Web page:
Monday, February 22, 2010

An Overview of the Winter Olympics

Monday, February 22, 2010

Heard of the Winter Olympic games that are presently ongoing in Vancouver, Canada? Well, maybe not as it isn't as widely recognised as the traditional Summer Olympics in many parts of the world.

Living in Malaysia, I had never watched these games, although I find it intriguing as sports such as speed skating, bobsleighing and ice hockey make for a great spectacle. As a result of that, my inquisitiveness to find out more regarding this games has led me to do a short entry regarding the Winter Olympics and the sports that are featured in it.

As it is, nations that participate in the Winter Olympic are usually nations that undergo the phenomenon of four seasons, where there is snow during winter. Therefore, countries located close to the equator, or where it doesn’t snow, generally wouldn’t participate in these games.

The first Winter Olympic games was initiated in the year 1924, and it has been ongoing at every four year intervals thereafter. Additionally, the Winter Olympics always take place two years after the Summer Olympics.

The growth of the Winter Olympics has seen a meteoric rise in recent years as it has undergone commercialisation. Besides increasing the profile of the games, this has seen it create an alternative income stream in the form of broadcasting and advertising rights.

Interestingly, all of the hosts of the Winter Olympics have so far originated from the Northern Hemisphere. The United States have organised the games four times, whilst nations such as Norway, Japan, Canada, Austria and Switzerland have hosted it twice each.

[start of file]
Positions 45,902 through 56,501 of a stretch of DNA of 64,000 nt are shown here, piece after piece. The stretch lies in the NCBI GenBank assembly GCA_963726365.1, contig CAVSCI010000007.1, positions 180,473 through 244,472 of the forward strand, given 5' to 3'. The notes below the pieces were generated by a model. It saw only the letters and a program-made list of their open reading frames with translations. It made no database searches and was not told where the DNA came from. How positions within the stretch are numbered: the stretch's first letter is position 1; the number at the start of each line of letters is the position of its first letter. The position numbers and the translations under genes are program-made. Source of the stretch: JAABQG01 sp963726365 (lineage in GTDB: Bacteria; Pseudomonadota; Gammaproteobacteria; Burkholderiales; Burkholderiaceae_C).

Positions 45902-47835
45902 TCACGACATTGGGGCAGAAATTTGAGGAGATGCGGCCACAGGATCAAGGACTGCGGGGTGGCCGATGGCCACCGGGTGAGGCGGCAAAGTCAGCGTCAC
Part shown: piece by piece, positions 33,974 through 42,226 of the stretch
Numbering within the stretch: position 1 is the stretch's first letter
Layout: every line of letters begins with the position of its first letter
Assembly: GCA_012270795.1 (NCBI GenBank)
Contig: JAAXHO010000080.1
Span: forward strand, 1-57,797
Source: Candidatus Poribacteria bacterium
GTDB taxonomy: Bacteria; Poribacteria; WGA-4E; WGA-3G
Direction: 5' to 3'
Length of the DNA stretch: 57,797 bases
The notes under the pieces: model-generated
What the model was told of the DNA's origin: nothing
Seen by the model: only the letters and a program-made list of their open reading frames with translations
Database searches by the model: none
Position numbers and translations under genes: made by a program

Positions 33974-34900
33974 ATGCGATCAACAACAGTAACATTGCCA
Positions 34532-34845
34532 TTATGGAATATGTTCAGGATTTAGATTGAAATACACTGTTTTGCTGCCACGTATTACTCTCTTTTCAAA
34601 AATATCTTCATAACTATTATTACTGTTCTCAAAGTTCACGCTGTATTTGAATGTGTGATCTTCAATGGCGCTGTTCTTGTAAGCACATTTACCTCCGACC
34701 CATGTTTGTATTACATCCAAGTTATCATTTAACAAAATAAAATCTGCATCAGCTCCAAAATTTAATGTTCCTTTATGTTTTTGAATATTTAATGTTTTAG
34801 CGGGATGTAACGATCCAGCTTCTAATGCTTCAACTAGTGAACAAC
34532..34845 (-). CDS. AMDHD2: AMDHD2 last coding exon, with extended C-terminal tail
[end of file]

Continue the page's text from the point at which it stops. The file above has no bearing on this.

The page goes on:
Now, let us have a look at a few of the sports that have featured prominently in the rooster of the Winter Olympics for the past few editions of the games.


Bobsled is a sport in which a team of two or four make timed runs down banked, narrow and twisting tracks using gravity-powered sleds. It is also known as bobsleigh. This sport evolved from delivery sleds and toboggans. It has featured in all bar one edition of the Olympic Games.

Ice Hockey

Initially an amateur-only affair, Ice Hockey in the Winter Olympics has opened its doors to professional players from the NFL. In the history of the games, the most successful nation has been Canada. However, this sport has been gripped with constant cases of use of banned drugs.

Speed Skating

Speed skating is probably the equivalent to the sprint events in the Summer Olympics. It is carried out over the distances of 500, 1000, 1500, 5000 and 10000 meters respectively. The traditional powerhouse in this event has been the United States.


This sport was only introduced to the Olympics in the year 1992. There are a few disciplines of this sport, mainly downhill racing, known as the giant slalom, half-pipe, where athletes use tricks to showcase their talents and the snowboard cross, where competitors have to overcome numerous obstacles.

Ski Jumping

This is an event that is only reserved for men, although there was a plea to include the women recently. In ski jumping, the competitors are required to jump from a hill, usually between 90 to 120 meters high. The competitor who lands the furthest away from the start-point would be the winner.


Also known as tobogganing, this sport requires athletes to ride a sled down a frozen track while lying face down. It is no doubt a fast paced sport, and athletes are said to overcome forces up to 5 times the force of gravity. It is a dangerous sport as there are no braking mechanisms for these sleds.

There are many other sports in addition to the six sports that have been featured here. Anyways, feel free to share your thoughts regarding the Winter Olympics by dropping a comment below.

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